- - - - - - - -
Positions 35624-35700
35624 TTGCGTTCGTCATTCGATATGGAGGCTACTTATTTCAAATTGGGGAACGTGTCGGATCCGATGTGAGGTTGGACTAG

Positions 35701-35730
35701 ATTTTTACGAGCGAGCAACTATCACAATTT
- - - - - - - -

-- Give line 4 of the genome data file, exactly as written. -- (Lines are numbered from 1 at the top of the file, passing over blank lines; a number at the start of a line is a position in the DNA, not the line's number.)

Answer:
35701 ATTTTTACGAGCGAGCAACTATCACAATTT